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Volumes through European ports are expected to grow next year

According to Global Port Tracker: North Europe Trade Outlook, a report produced by analyst Hackett Associates and the Bremen Institute of Shipping Economics and Logistics (ISL), container volumes at six of Europe’s top ports grew by an average of 12.6%, year on year, in September.

Volumes through European ports are expected to grow next year
01 December 2010 - 06:56

Volumes through European ports are expected to grow next year, despite the austerity measures being introduced by EU governments.

According to Global Port Tracker: North Europe Trade Outlook, a report produced by analyst Hackett Associates and the Bremen Institute of Shipping Economics and Logistics (ISL), container volumes at six of Europe’s top ports grew by an average of 12.6%, year on year, in September.

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Although volumes are expected to increase again next year, despite government cuts that some have warned would halt consumer spending, the analysts said growth would be weaker than this year.

Hackett said: “Our view is that the growth will continue; perhaps a bit slower than we have seen in 2010, but nevertheless, after the seasonal downturn, we project volumes will increase.”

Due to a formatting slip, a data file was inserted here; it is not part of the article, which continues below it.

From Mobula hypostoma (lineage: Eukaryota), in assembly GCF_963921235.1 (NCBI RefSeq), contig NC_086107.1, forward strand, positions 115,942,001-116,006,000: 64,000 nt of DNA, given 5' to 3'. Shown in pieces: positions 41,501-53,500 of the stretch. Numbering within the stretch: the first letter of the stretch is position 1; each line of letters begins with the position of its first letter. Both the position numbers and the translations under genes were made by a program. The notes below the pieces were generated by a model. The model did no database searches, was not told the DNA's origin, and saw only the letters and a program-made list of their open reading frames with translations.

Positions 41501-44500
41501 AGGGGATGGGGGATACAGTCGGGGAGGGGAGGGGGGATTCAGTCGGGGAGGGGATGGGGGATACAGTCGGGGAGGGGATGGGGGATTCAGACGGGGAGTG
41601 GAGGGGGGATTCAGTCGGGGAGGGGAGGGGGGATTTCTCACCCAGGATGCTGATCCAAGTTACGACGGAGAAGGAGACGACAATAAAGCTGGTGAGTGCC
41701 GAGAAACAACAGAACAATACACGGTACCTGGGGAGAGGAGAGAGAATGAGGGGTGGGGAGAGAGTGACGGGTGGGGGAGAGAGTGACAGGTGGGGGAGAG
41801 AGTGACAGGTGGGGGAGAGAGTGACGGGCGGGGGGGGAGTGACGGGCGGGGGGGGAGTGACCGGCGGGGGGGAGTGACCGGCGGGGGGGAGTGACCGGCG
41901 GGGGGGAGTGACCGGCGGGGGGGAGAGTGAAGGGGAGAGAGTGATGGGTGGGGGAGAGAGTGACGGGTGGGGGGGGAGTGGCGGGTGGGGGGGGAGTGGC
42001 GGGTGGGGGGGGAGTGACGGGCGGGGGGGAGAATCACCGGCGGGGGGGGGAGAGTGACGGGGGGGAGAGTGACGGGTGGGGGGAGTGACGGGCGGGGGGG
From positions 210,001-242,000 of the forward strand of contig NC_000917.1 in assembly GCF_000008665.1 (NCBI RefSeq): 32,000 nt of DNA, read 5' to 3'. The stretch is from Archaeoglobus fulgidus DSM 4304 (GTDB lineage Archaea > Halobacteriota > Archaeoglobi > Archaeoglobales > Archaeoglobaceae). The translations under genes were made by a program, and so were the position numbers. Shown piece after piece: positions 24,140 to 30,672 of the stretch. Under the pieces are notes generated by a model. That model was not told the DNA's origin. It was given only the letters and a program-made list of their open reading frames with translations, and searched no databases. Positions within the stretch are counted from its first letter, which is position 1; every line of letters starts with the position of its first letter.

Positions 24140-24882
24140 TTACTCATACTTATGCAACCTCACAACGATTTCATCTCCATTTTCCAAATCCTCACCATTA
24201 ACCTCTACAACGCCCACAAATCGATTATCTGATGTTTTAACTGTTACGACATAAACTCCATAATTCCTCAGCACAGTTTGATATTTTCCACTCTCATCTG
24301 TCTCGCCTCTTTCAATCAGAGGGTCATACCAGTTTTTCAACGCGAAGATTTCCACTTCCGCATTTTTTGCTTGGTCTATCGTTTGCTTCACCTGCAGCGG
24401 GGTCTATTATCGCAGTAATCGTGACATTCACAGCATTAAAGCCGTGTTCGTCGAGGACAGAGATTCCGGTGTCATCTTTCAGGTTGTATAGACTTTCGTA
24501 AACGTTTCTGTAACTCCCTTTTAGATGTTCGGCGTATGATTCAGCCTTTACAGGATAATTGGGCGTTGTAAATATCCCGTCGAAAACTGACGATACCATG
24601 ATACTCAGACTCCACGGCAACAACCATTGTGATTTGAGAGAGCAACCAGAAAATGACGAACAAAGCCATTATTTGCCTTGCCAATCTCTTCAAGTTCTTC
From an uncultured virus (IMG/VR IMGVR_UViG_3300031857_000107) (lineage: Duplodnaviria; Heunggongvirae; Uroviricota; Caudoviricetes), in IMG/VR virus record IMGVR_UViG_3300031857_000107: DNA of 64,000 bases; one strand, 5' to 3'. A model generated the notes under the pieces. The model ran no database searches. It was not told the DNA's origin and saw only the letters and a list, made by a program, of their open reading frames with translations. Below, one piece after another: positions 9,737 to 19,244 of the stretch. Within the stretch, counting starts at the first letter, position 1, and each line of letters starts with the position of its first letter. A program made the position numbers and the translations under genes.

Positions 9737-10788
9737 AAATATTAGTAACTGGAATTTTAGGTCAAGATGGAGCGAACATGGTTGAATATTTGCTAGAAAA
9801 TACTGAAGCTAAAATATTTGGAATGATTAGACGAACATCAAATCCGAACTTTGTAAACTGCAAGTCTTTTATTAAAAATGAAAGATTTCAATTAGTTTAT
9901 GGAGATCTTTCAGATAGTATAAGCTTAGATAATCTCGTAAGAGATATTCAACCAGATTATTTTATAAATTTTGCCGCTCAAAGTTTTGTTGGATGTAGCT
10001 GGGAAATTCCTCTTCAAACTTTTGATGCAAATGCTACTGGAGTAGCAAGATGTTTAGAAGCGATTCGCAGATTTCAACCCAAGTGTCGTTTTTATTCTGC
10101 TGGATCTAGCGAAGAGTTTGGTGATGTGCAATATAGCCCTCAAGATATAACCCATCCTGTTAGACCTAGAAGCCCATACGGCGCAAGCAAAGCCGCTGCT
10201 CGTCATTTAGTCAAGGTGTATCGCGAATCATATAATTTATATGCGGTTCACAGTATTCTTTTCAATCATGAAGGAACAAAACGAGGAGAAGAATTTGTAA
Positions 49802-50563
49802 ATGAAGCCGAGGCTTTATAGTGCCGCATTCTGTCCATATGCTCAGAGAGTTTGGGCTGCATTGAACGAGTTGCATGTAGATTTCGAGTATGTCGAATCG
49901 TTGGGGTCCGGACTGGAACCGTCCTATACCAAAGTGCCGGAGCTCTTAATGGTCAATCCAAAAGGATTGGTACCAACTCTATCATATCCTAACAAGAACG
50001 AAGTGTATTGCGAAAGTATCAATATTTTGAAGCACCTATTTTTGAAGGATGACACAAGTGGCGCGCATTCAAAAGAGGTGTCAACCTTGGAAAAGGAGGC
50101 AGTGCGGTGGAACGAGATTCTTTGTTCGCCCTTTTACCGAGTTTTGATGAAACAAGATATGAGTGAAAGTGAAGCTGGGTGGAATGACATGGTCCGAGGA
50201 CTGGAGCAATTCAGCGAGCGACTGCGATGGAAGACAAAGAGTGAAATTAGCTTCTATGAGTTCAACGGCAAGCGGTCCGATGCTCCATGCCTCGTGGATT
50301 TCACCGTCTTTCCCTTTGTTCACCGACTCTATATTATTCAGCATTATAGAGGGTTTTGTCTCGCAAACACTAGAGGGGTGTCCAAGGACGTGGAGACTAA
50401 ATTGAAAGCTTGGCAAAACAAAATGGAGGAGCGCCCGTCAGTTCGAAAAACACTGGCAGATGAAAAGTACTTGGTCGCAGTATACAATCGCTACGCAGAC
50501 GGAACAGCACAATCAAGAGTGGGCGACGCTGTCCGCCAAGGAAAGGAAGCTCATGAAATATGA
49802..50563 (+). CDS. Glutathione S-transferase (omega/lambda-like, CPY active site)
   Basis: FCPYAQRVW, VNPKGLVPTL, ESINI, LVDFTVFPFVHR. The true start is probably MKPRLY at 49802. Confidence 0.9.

Transhipment volumes from North European ports to facilities in the Baltic Sea are expected to report strong growth, following on from this year.

Sönke Maatsch, of ISL, said: “The turning point was reached in the second half of 2009, and since then container traffic in the Baltic Sea has almost doubled.

“This trend is confirmed in the October 2010 data from the port of St Petersburg, which shows a 48% increase in teu from the same month of 2009 and 8% more than in October 2008, the previous record.”

The report reveals that imports at the six ports had recovered from their 2009 lows by March 2010, and then settled in a narrow range of monthly flows of 1.2 million teu – the only exception being August, when they reached more than 1.25 million teu.

In September, container volumes remained steady across the six ports tracked by Global Port Tracker.

The 2010 forecast for the six – Hamburg, Zeebrugge, Rotterdam, Bremerhaven, Le Havre and Antwerp – is a total of 15.2 million incoming teu (a 12.6% gain on 2009), and 15.8 million outgoing teu (an 11.6% gain).

The short-term incoming forecast projects small decreases until a rebound in March.

European imported deepsea volumes are expected to reach 21 million teu next year, a 13% increase on 2009, while exports are forecast at 15 million teu, up 8% on 2009

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